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Warehouse Operators in Asia See Influx of Capital

Warehouse Operators in Asia See Influx of Capital


The two most-active developers and operators of warehouse space in Asia, GLP and the Goodman Group, have been boosted this week by a multi-billion dollar influx of capital. The moves come as backers that include some of the world's largest sovereign wealth funds bet that the growth in China's economy and a recovery in Japan will lead to greater demand for logistics facilities. 

Global Logistic Properties, or GLP, is a Singapore-based developer backed by money from the Singapore government. It announced that it has attracted $2.5 billion in investment from a group of Chinese finance companies.

The consortium includes the Bank of China, the private equity company Hopu and a large insurance company that was not identified. Their investment comes as China's middle class continues to boom and increase discretionary spending in the world's second-largest economy. While the rate of growth is slowing, China's GDP is expected to rise 7.2 percent this year. 

"There is huge potential to improve the efficiency of the logistics industry in China, driven by the critical lack of modern logistics facilities," Ming Mei, CEO and co-founder of GLP, says. 

At the same time, Goodman said the Abu Dhabi Investment Council, the emirate's sovereign wealth fund, was stepping up its investment in their joint venture with Goodman in Japan from $500 million to $800 million. The money will be used to expand the development program of that company, the Goodman Japan Development Partnership (GJDP).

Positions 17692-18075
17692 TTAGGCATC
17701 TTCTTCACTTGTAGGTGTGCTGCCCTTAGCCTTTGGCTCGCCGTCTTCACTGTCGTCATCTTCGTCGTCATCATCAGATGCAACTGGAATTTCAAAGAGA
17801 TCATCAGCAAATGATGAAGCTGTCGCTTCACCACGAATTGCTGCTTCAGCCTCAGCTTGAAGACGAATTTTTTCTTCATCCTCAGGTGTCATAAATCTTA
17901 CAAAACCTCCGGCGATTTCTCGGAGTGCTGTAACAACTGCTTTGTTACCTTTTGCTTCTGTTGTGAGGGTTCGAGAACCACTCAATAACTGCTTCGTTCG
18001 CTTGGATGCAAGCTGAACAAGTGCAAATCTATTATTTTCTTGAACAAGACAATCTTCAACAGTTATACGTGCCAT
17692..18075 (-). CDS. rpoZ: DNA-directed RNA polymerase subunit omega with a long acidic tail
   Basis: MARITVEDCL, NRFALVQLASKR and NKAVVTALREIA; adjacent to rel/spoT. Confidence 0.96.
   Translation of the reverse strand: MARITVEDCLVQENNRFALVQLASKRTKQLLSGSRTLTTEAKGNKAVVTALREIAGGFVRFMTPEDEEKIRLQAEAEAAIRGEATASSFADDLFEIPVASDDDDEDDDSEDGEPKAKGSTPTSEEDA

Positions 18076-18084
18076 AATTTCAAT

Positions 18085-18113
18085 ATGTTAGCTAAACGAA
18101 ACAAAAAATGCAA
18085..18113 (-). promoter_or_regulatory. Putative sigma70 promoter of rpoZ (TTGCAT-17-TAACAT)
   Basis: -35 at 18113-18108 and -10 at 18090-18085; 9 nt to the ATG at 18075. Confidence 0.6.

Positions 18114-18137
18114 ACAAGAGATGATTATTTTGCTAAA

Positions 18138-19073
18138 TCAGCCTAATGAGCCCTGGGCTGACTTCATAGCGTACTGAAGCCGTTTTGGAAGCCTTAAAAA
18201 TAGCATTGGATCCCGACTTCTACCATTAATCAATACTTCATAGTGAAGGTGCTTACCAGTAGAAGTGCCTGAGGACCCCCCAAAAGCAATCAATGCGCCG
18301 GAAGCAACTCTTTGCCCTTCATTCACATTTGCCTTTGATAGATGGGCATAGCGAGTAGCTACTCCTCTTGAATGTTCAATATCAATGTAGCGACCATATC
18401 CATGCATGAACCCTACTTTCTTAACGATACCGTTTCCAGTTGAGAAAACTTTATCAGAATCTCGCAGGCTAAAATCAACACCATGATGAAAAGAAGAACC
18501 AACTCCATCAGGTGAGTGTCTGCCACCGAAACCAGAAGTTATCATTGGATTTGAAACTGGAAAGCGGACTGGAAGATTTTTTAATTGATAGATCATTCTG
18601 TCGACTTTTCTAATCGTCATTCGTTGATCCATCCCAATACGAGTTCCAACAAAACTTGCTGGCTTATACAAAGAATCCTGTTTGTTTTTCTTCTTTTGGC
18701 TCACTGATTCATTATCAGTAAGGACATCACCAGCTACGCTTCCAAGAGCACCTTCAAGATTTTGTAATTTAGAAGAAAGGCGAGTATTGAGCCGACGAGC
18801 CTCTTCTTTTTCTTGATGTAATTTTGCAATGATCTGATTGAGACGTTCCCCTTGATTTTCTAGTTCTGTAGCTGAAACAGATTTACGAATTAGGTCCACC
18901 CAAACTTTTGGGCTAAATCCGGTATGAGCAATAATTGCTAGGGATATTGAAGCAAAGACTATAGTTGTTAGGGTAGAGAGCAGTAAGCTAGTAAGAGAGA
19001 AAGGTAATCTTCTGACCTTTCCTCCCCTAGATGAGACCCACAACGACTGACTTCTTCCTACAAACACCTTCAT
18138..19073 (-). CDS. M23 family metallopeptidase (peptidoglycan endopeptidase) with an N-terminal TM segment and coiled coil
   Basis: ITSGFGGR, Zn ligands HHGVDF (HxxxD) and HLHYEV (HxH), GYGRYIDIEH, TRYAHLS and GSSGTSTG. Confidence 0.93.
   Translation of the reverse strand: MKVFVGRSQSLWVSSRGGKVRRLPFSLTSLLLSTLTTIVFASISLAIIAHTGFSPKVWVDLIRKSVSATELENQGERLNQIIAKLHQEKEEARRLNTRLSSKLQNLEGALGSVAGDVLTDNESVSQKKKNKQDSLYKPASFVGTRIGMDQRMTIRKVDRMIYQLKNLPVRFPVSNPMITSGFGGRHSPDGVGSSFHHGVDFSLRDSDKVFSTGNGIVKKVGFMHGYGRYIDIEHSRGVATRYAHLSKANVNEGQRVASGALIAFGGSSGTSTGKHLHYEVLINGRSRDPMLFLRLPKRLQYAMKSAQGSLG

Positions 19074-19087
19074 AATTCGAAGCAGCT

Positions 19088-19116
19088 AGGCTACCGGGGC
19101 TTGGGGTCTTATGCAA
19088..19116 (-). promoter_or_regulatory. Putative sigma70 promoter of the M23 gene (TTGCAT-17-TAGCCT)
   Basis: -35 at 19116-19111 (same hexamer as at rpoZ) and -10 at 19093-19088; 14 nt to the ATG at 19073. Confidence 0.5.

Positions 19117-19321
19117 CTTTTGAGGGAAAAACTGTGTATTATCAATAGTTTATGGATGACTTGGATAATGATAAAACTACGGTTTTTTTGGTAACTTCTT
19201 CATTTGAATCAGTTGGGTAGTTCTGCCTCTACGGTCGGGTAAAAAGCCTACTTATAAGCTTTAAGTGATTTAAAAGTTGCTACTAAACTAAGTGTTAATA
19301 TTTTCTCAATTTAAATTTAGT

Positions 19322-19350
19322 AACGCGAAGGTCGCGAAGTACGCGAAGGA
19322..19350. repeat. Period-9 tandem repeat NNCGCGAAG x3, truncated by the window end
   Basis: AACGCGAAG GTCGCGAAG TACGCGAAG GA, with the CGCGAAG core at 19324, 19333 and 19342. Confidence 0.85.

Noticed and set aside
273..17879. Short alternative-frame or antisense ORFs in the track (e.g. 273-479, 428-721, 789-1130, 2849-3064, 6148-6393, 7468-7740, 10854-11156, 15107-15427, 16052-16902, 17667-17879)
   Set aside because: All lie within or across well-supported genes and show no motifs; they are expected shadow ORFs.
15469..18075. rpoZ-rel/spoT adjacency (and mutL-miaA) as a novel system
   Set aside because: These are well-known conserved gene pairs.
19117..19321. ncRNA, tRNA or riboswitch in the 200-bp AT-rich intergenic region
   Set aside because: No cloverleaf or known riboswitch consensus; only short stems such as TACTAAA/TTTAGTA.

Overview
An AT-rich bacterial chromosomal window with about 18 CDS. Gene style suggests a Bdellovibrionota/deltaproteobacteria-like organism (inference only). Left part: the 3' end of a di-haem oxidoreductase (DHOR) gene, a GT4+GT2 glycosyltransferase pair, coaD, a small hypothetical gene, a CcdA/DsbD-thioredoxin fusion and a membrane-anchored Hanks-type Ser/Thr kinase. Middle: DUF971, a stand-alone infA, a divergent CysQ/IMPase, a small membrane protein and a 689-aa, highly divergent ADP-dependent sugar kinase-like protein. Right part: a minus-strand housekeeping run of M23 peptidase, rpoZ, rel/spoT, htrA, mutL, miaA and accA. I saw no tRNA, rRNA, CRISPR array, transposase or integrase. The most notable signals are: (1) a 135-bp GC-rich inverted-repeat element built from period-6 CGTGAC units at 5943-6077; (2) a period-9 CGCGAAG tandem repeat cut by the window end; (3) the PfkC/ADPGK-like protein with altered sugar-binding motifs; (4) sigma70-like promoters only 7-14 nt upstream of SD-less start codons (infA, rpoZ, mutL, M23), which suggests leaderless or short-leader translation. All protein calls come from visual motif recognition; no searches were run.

That entity's first project, the 1.4 million-square-foot Goodman Sakai warehouse in Osaka Bay, is due for completion in March, and is already fully leased. The Abu Dhabi joint venture has started building another three projects, one in Nagoya and two in Tokyo Bay.  

Both GLP and Goodman have large portfolios in Japan, where the developers build large, high-value state-of-the-art facilities near Tokyo and Osaka, and China, where they build smaller, cheaper warehouses in a wide range of cities. Investors can expect returns of 10 percent or more, based on performance so far. 

"Our strategy in Japan is to focus on selectively pursuing high-quality opportunities in prime locations where we identify excess customer demand with limited competition," Paul McGarry, the CEO of Goodman Japan, says. "We only invest in locations and opportunities where we see immediate value and long-term growth."

Goodman's Japan Core Fund is also launching a new round of fund raising aimed at bringing in another $200 million from existing and new investors. That fund, which now has $900 million in assets, has already recently raised another $100 million to help fund the purchase of the Goodman Sakai warehouse, and plans to buy the other three warehouses as well, adding to its existing 11 facilities. 

Sydney-based Goodman has said it aims to bring the size of that fund, which uses 10 percent of its assets to develop property and invests the rest in warehouses that have already been built, to $2.5 billion inside the next three years. 

GLP, with $11 billion in assets under management in its funds, is the largest operator of warehouses in China. The GIC Private sovereign wealth fund, formerly known as the Government of Singapore Investment Corp., is the largest shareholder in GLP. 

It also said this week that its warehouse development company in Brazil, the GLP Brazil Development Partners I fund, had raised an extra 538 million reals ($227 million), bringing that fund's capacity to $1.1 billion, including leverage. It has bought six warehouses and will use the extra money to expand and improve those sites, build more warehouses in Sao Paulo and Rio de Janeiro, and to seek LEED certification for its warehouses.

Goodman, which manages $20 billion of external assets in its funds, has heavy-hitter backers of its own. Besides the Abu Dhabi fund, it has heavy backing from the Canada Pension Plan Investment Board - which also backs GLP and is an investor in its Brazil fund.  

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